Since, our fundamental expansion is a result of its logical cause only, the mechanism that compresses expansion is not a reason to decrease the expansion inherently. The expansion is constant and continuous in the wrinkling epoch. However, space expands on locally deformed (curved and twisted) paths by folding onto itself as if space-time locally wrinkles, ripples, buckles, bends, etc. In fact, these local strain formations (deformations) on the expanding space are the quanta of energy and matter.

Wrinkling epoch - Inflationary epoch to Hubble’s expansion

Figure 1.3 The inflationary epoch to Hubble’s expansion

This figure (1.3) visualizes the core idea of this paper. The original radial directions of the inflationary epoch are no longer perpendicular to the circumference (spatial directions) in the wrinkling epoch. They either circulate locally and form quanta of matter or follow an oblique path in space-time. This expanding oblique path is also known as the path of light or the light-cone.


Mass and Energy

As we will discuss extensively in our paper that energy (quanta of matter and energy) is the local compression or confinement on the fundamental expansion. Simply, our concept of energy is an interpretation of Hooke’s law, which relates strain (on space-time geometry) to stress (on the expansion).


Briefly, tightness of the deformation on the expanding space (wavelength or Compton wavelength of the quantum) describes the energy content of that package. Similarly according to Hooke’s law, potential energy stored in a mechanical spring increases with the increase in deformation.


Although, this is a short summary, we should note a critical detail here: Strains and stress are not formed on a static space, and it cannot be so. Strain packages emerge on expanding geometry, and they have energy because there is a confinement or compression on the expansion.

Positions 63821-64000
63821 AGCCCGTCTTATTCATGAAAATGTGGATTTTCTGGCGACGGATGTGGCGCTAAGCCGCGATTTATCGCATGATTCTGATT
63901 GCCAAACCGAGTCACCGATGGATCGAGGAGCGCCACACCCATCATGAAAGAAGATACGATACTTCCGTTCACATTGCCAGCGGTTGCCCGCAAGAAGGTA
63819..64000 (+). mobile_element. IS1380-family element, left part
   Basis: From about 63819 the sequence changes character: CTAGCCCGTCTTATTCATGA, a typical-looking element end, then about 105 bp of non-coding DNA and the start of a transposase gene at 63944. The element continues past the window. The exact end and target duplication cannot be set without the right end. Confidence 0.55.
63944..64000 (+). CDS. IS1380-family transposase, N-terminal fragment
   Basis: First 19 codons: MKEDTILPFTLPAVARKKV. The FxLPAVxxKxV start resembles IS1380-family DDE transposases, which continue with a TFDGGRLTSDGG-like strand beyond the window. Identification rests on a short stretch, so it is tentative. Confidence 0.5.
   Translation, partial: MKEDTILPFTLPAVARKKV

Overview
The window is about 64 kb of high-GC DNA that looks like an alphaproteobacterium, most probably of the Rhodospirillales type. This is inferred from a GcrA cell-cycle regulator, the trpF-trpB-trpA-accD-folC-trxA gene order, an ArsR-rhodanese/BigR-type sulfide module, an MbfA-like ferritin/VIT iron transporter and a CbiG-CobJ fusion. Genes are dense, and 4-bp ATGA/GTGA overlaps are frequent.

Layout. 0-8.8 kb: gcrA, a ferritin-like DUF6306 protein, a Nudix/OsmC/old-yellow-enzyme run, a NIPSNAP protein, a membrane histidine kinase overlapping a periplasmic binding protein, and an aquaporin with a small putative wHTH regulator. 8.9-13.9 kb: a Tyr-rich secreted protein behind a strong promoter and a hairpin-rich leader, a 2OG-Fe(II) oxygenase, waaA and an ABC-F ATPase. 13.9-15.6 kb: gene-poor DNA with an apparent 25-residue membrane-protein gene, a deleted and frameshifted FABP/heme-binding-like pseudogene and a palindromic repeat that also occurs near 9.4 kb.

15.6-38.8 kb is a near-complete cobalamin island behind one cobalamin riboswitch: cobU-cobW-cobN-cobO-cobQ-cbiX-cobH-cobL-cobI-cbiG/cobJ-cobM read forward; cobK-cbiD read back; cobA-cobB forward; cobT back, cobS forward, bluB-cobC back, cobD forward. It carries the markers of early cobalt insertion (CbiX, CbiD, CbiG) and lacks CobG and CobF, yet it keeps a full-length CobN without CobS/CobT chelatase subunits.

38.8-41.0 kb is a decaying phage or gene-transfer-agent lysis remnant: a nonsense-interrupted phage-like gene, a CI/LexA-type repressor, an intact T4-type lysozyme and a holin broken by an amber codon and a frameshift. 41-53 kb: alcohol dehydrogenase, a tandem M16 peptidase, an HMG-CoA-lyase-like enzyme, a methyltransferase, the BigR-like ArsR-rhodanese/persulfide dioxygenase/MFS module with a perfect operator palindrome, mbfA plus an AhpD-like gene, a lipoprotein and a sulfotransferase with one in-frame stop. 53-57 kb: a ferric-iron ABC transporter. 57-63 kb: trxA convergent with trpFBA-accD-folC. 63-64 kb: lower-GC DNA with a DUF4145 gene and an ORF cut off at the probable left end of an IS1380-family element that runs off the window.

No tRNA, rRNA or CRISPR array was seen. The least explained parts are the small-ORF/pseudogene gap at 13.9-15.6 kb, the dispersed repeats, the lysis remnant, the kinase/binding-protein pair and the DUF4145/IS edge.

Most simply, quanta of energy (photons) are like surface wrinkles whose stress is directed towards spatial directions. On the other hand, quanta of matter are strain formations like knots (hadrons) and vortexes (leptons), whose stress is directed towards perpendicular time dimension.

Photo of a knot on balloon

Figure 1.4 Photo of a knot on balloon

Formation of matter and energy can be visualized by an example, where a balloon has knots tied on its surface. Simply, knots that are tied on the surface of the balloon represent matter, and surface wrinkles that emerge around knots represent electromagnetic field. Please note that there are many important differences in our balloon example, such as the balloon surface is made from an elastic substance (medium), and there exists a pressure difference between the interior and the exterior of the balloon. On the other hand, our medium is a plain space, and it is not able to contain such properties of stress, wall tension etc.